One idea might be to have them babysit your kids while you go on a date with your spouse. Or maybe they have certain tools or skills that you can use in exchange for writing off the debt. Swapping can be a workaround that will allow you to put the guilt behind you and restore the relationship.

Let them pay for you in other things

Along the same lines as bartering, you can consider getting paid back in other (non-monetary) matters. It can get a little tricky because you both have to agree on something to use as payment and agree on the value of that item. But if your friend or relative is still having money problems and can’t pay you back, this could be something to consider.

You have to be careful how you present this though, as it can be detrimental (not to say tasteless) to your relationship if they feel like you’re trying to take advantage of them. It might seem odd if you wear an outfit that used to be theirs at the next family gathering.

If you decide to go down this route, it’s best to approach it with an open mind – ask them if they have something they want to get rid of that makes sense rather than paying off the debt. That leaves them in control of what they may be willing to give up, while also reminding them that the repayment is still outstanding. If you occasionally go out to eat or drink, see if they’re willing to pay your bill.

Let it go

If all else fails, you may have to choose between your friendship and the money you borrowed. If all your other ideas have failed and you’ve still lost the money, you may eventually decide it’s no longer worth continuing.

Sometimes giving up trying to get paid back is what’s best for the relationship and your overall sanity. Instead of calling it a loan, think of it as a gift. And depending on the specifics of your situation, you may decide to actively let your friend or family member know that you’re not going to try to collect again or just passively let it go.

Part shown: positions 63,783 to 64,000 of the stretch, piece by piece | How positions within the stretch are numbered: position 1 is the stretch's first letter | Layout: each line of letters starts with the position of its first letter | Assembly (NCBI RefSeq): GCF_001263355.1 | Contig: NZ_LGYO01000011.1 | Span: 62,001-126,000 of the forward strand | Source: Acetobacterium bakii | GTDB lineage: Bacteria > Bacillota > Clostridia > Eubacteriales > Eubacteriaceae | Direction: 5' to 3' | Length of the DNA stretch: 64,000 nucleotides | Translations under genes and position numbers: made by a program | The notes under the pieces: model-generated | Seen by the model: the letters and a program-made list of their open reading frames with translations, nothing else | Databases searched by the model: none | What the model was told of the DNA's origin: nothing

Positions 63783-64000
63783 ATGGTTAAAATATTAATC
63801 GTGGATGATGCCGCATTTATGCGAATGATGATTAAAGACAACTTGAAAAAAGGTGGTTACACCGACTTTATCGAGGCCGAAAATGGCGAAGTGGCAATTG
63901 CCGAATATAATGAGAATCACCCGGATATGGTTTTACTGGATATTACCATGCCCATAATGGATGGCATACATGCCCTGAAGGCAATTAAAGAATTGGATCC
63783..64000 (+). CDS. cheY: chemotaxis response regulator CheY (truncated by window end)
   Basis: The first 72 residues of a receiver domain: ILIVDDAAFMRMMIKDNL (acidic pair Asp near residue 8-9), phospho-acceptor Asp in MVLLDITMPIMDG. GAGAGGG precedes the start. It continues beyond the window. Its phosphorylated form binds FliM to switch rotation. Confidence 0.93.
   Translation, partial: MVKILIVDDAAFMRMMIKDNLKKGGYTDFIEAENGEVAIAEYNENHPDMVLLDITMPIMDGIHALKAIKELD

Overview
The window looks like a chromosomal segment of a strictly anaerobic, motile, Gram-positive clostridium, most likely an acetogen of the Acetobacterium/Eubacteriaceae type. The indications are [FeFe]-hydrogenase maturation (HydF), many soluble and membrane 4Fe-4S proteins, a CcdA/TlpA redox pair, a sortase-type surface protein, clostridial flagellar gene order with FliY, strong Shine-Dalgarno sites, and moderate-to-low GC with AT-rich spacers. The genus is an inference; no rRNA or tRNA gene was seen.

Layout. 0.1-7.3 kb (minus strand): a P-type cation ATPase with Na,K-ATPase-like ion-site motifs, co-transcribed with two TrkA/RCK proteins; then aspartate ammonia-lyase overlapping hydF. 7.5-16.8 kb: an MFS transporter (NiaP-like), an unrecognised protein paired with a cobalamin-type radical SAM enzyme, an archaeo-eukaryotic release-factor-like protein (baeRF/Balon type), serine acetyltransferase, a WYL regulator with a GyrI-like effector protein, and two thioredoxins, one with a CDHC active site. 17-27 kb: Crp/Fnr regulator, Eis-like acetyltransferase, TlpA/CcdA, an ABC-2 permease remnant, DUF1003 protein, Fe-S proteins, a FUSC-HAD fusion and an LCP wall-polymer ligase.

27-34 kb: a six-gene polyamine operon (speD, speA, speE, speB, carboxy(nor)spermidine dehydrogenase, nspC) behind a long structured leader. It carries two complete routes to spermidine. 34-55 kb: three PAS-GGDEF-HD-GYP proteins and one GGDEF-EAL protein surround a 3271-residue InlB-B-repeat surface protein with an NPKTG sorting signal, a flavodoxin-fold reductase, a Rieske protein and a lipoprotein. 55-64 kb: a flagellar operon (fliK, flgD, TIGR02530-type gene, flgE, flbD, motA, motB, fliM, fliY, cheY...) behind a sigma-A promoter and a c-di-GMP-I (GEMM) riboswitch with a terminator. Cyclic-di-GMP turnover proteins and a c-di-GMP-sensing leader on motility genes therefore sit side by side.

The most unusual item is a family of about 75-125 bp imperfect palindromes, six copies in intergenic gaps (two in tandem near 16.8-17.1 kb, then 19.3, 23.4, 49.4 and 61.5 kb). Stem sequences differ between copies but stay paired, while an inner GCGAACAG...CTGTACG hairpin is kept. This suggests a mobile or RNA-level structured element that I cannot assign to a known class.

Is lending money to a friend or family a good idea?

The decision to lend money to your friend or family is not always an easy one. Sometimes there are as many reasons to say no as there are to say yes, but depending on the circumstances, you don’t have much time to decide.

Ask yourself the following questions before lending your friend or relative money:

  • What do they need the money for: You may feel more comfortable lending someone money if you know why they need it. For example, the money used for car repairs could be considered an emergency expense.
  • Can you afford to borrow the money? If you lend money to your friend or relative, you want to make sure it doesn’t affect your ability to cover your expenses while you wait for them to pay you back.
  • When can they refund you: Ask your friend or relative when they can repay the loan so that you can better understand whether this is a short-term or long-term loan. If it’s a long-term loan, you can come up with a repayment plan together that will allow them to pay you back over time, if that’s easier than paying back the loan all at once.
  • Have they borrowed money before?: If they have borrowed money before and paid you back on time, don’t doubt their ability to pay back another loan. However, if they have borrowed before and have taken a long time to pay you back or haven’t paid you back yet, there is a risk of history repeating itself.


When you lend money to friends or relatives, securing repayment can be difficult. Borrowers often feel uncomfortable asking their friends or relatives to pay, and borrowers may feel embarrassed about their slow repayment rates on personal loans. Agreeing ahead of time on the time frame and strategy for repayment can be a good way to minimize hurt feelings. You can also suggest that they take out a personal loan, and don’t forget to tell them to research the best personal loan rates they can qualify for.